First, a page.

Polar Tour Operators Hold First Antarctic/Arctic Field Guide Conference
The poles are combining forces in Toronto next week at a unique conference for polar field staff organized by the International Association of Antarctica Tour Operators (IAATO) in collaboration with its sister organization in the Arctic, the Association of Arctic Expedition Cruise Operators (AECO).
The conference, which runs from 27-29 September, will provide a lively and interactive forum for sharing knowledge and best practice in polar guiding.
This is the first time that a field staff conference has focused on the challenges facing staff and member operators working in both Antarctica and the Arctic. Around the central mission of practicing safe and environmentally responsible travel in both regions, the agenda will focus on education, operational procedures, safety and risk management, conservation, heritage, communications and science support.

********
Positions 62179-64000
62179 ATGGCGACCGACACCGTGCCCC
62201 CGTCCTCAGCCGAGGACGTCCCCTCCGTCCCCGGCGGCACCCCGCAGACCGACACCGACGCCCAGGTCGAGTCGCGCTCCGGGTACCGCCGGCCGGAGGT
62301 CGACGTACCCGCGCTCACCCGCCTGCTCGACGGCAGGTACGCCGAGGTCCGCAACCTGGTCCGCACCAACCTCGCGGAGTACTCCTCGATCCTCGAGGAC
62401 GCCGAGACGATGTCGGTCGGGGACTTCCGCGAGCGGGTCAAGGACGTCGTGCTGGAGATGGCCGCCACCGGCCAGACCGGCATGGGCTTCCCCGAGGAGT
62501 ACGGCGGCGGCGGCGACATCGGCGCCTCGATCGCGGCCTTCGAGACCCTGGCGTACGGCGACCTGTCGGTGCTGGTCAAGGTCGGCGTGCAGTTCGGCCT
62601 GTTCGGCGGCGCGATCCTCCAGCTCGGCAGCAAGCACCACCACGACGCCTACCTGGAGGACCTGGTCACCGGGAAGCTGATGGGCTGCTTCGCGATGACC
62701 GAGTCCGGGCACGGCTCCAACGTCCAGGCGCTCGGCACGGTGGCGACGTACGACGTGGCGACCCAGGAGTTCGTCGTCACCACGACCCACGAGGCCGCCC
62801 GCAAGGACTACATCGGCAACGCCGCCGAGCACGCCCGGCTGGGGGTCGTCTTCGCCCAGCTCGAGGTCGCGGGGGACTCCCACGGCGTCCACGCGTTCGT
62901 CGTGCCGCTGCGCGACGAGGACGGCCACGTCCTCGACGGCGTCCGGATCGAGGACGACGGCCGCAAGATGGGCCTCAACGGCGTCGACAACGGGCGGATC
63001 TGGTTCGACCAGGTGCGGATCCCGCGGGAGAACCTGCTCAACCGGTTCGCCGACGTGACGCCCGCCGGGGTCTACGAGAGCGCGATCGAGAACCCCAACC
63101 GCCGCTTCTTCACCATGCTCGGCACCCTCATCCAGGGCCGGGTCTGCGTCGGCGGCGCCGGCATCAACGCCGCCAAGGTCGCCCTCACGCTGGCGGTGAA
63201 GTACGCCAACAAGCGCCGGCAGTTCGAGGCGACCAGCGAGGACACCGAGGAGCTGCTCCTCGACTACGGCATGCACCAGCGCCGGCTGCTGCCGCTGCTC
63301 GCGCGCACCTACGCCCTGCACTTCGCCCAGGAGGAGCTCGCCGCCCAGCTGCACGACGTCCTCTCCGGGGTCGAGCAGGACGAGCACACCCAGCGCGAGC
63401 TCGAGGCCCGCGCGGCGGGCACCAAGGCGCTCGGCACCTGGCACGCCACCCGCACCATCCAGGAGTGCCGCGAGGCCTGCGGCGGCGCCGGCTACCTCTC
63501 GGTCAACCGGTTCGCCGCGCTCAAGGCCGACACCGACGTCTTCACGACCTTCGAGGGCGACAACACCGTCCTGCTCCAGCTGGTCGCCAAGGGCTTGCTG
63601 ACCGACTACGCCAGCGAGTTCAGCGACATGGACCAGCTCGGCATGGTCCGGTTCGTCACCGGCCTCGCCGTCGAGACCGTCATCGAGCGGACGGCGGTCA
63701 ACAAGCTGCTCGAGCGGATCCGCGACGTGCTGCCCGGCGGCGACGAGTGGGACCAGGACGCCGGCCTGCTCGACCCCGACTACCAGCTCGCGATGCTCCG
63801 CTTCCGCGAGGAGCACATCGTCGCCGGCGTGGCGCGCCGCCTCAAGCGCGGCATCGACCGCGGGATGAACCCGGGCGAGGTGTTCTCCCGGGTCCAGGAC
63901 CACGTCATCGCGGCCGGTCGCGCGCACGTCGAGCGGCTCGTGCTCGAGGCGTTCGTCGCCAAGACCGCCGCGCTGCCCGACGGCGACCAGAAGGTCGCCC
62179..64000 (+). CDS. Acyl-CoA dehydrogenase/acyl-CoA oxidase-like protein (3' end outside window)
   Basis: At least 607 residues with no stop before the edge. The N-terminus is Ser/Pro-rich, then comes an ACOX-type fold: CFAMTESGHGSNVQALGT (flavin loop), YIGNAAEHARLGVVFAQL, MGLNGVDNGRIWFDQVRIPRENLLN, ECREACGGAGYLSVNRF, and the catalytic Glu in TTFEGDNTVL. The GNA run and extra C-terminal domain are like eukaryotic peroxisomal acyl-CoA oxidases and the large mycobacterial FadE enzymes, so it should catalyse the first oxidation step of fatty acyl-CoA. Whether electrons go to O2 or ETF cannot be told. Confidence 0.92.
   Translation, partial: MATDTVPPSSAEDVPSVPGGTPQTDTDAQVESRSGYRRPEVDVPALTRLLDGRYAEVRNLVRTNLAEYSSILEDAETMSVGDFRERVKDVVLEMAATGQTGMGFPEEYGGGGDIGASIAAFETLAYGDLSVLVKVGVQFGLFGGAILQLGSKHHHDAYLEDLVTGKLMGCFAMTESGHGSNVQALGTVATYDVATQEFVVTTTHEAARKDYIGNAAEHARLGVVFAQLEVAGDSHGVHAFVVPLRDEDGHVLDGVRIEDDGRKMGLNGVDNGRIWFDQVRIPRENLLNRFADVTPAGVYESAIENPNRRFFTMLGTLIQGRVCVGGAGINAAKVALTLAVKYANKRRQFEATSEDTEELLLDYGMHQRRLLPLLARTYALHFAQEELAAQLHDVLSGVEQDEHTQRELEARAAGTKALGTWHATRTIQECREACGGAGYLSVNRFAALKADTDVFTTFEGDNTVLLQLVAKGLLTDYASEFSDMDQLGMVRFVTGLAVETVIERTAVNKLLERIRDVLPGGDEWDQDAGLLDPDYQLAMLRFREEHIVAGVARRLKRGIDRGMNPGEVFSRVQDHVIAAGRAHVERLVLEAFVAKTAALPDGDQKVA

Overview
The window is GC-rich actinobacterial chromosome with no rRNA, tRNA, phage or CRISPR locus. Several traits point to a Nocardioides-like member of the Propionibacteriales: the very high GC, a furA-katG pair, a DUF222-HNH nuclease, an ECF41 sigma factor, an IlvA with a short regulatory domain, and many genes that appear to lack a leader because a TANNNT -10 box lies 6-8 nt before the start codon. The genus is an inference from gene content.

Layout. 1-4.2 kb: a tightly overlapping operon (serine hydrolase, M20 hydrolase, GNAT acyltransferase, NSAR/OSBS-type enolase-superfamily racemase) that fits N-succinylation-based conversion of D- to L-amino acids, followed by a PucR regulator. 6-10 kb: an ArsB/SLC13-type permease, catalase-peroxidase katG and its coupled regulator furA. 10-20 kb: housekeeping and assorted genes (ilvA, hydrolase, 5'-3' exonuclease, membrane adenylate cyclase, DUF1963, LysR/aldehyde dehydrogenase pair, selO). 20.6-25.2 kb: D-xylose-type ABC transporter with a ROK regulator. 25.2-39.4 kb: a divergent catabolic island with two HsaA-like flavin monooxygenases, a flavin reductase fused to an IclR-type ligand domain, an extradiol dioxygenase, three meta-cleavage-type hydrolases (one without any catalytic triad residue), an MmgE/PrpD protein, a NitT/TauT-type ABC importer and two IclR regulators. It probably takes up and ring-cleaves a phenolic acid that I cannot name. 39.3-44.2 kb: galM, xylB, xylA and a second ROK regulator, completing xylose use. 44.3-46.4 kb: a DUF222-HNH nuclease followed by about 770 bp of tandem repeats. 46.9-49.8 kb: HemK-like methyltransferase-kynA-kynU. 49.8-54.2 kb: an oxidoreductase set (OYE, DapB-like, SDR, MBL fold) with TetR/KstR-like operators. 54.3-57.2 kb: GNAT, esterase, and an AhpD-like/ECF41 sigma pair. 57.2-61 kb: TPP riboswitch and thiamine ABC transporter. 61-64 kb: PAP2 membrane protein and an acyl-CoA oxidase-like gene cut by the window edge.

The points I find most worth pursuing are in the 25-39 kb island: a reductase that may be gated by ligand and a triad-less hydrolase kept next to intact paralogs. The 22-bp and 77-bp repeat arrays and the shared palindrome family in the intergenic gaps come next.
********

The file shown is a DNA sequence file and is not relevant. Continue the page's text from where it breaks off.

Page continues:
Susan Adie, Chair of IAATO’s Field Operations Committee and Expedition Operations Manager for Toronto based, G Adventures said, ‘Field staff are at the front line of our polar operations so not only are they often the first to identify issues, opportunities and future challenges, but can offer potential solutions to those as well. The outcomes from a conference like this will benefit the industry tremendously across all sectors.’
The series of talks and workshops has also attracted representatives from other organizations who work closely with AECO and IAATO including government agencies, science institutes and conservation organizations such as the WWF, Environment Canada, the Antarctic Southern Ocean Coalition and the UK Antarctic Heritage Trust. IAATO and AECO’s current contributions to citizen science will be presented and future collaborations discussed.
Bill Davis, AECO Executive Committee member and VP Operations for Quark Expeditions said, ‘In addition to covering the day to day opportunities and challenges of running of polar operations, the conference will also focus on how tourism is part of a wider global solution to protecting these great wildernesses for future generations.’